While I'm definitely a big Enemy at the Gates hater, I think Michael Bay's Pearl Harbor would give it a run for its money! With Enemy at the Gates, I can at least watch it while griping about everything it gets wrong, and how un-Russian all the Russians in it are, etc. With Pearl Harbor, I can only groan at how awful everything about it is!
And U-571 is another movie that deserves to be in the same category.

It's a shame that historical war movies aren't really made anymore. Bulge sorely needs one.

 

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Oh jeez i forgot abt those two. Yes for one the laughable idea of the US fighter ace going from Eagle Squadron to US fighter pilot that fast is ridiculous.

The whole Pearl Harbor movie is just. Sad. I mean seriously it makes the late 80s early 90s Memphis Belle looks like a documentary film.

U571 I hate because its a film that really badly does what the whole world hates Americans doing - making ww2 seem like a US only show.  For better or for worse the Bletchly Park crew werr more important and also so was the IIRC Royal Navy capture of an enigma before the US incident.  The Battle of the Atlantic was and is probably one of the best and longest running examples of Brit US cooperation in WW2 and it wouldnt have happened as it did at all without either nation. To try to tell the tale in the fashion U571 did is almost insulting.

Just as insulting I find many hollywood movies make the German troops look moronic and goon like. I feel this actually takes away frm the achievement of our armed forces in overcoming the German war machine which inflicted more casualties (substantially) on the US than the Japanese. The USAAF alone suffered more dead than the Marine Corps did for the entire war.

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7 hours ago, Sublime said:

Its a shame the novel it was based on was a fun read.

As far as I know "Enemy at the Gates" was not based on a novel, but on a "non-fiction" historical work of the same name by William Craig.  "Non-fiction" because many have criticized the whole sniper duel subject as fiction...

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26 minutes ago, 76mm said:

As far as I know "Enemy at the Gates" was not based on a novel, but on a "non-fiction" historical work of the same name by William Craig.  "Non-fiction" because many have criticized the whole sniper duel subject as fiction...

yes the movie is loosely based on facts, even the plot about the Germans bringing an elite sniper to take on the Russian snipers. There were apparently articles about that in 1942. Some sources say it is propaganda, some sources say it is true.

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so I dusted off my copy of Craig's "Enemy at the Gates" which I think is one of the first OstFront book I ever bought. The Zaitsev-Major Konings sniper duel is related on pages 127-130.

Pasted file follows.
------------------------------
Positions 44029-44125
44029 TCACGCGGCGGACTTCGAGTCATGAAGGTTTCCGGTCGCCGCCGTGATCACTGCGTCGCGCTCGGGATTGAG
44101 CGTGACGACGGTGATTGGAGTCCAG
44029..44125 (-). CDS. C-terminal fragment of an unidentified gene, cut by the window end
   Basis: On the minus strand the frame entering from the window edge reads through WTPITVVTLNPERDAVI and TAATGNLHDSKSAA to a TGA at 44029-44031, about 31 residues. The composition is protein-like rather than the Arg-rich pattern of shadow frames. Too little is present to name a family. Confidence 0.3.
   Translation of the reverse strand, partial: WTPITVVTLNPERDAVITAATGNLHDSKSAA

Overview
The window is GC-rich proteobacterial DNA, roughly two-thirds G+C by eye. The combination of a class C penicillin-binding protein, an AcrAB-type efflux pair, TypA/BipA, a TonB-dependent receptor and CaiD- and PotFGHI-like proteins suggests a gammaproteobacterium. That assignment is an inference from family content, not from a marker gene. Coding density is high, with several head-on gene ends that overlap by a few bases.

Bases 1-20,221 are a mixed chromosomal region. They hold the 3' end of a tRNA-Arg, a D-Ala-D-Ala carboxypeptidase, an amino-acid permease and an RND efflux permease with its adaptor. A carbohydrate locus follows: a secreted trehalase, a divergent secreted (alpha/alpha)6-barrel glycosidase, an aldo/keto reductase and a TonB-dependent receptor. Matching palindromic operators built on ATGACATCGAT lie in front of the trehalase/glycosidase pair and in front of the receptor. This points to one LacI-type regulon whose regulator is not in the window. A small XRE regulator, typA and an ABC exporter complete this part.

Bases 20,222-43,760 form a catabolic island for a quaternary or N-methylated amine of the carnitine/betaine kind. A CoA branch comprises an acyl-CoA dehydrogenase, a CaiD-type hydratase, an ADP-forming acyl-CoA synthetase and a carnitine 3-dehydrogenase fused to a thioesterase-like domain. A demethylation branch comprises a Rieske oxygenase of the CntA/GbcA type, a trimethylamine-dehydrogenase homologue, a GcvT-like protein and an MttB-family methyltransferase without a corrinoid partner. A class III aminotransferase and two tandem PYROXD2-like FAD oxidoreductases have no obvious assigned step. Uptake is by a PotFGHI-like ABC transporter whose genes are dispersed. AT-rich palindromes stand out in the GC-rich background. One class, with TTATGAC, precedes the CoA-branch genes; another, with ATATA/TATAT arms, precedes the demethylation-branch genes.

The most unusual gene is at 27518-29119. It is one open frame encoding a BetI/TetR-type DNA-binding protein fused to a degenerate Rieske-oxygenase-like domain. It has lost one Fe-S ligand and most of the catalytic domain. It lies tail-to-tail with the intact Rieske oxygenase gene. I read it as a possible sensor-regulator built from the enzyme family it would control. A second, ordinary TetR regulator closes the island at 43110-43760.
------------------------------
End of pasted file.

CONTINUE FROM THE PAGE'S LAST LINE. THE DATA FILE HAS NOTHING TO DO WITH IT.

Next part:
Vassili Zaitsev, the character played by jude law, was a real figure with 242 confirmed kills. He was well known during the battle since Soviet media publicized his kills. According to Craig, the Germans sent in a ringer, Major Konings, specifically to kill Zaitsev. Konings had studied all he could on Zaitsev. Zaitsev was  warned by Soviet intelligence officers, but took no special precautions, Then in short order, two top Soviet snipers were killed. Figuring Konings was responsible, Zaitsev went on the hunt for several days, trying to find spots where he would hide. He finally found a spot where he thought Konings was hiding, spent most of the day maneuvering into a good firing position, had another soldier raise a helmet as a target and when Konings fired and revealed himself, shot him dead.

This all taken from Zaitsev's autobiography. A good story, but there are doubts it is true. According to other sources I have read in the past, this was all made up by Soviet propagandists after the war and there never was a "Major Konings". According to other sources, "Major Konings" was a composite of several German snipers killed by Zaitsev. According to another article I had read in the past, the Germans did want to kill Zaitsev to score a propaganda victory and did send in one of their top snipers to find him, but he was never able to track Zaitsev and eventually went home.

So elements of the story are true, but they have been spun along the way to turn into a more interesting yarn. :)

Edited by Sgt Joch

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On ‎4‎/‎20‎/‎2016 at 6:39 PM, jtsjc1 said:

Battleground is actually an excellent movie. The best Hollywood production of the battle.

A big +1.

"Battleground" is approaching its 70th birthday and still stands as the best Bulge movie and one of the best and most accurate depictions of the American GI.  It really does emphasize the heroism of the ordinary GI and does so with little sentimentality or flag-waving.  It also thankfully contains none of the petty backbiting, slander, and elitism that mars "Band of Brothers" which aped entire scenes from "Battleground" for its Bulge episodes.

Why "Battleground" still stands tall as one of the great WW2 films is not too hard to figure-out- it was written, directed, and acted by a cast and crew filled with military veterans.  Its director, William Wellman, had flown with the Lafayette Escadrille in WWI.  Its writer, Robert Pirosh, had been a master sergeant with the 35th Infantry Division and saw action in the Bugle.  Its cast is filled with WW2 vets: Jerome Courtland, Don Taylor, James Whitmore, Douglas Fowley, Richard Jaekel, and James Arness who was severely wounded at Anzio.  Its technical advisor was H.W.O Kinnard - the 101st Airborne's operations officer at Bastogne.  And even its extras were Screaming Eagle veterans of the battle.  (In contrast, "Band of Brothers" was acted, written, and directed by men with little or no military experience, let alone combat experience.  It certainly shows.)

 

A couple more Bulge movies:

2003's "Saints and Soldiers"- a low-budget independent film with a shaky grasp of Bugle history, but earnest and well-acted.

1956's "Attack"- a terrific but low budget film based on a stage-play about an American infantry company with a problem- its commander is a cowardly incompetent who is completely unfit for command.  Although not specifically a Bulge movie, it does take place during a German counter-offensive in late 1944.  Great cast!  Eddie Albert and Lee Marvin were both decorated combat vets.  And Jack Palance, another vet, is terrific as a platoon commander who has had enough of his commander's bungling.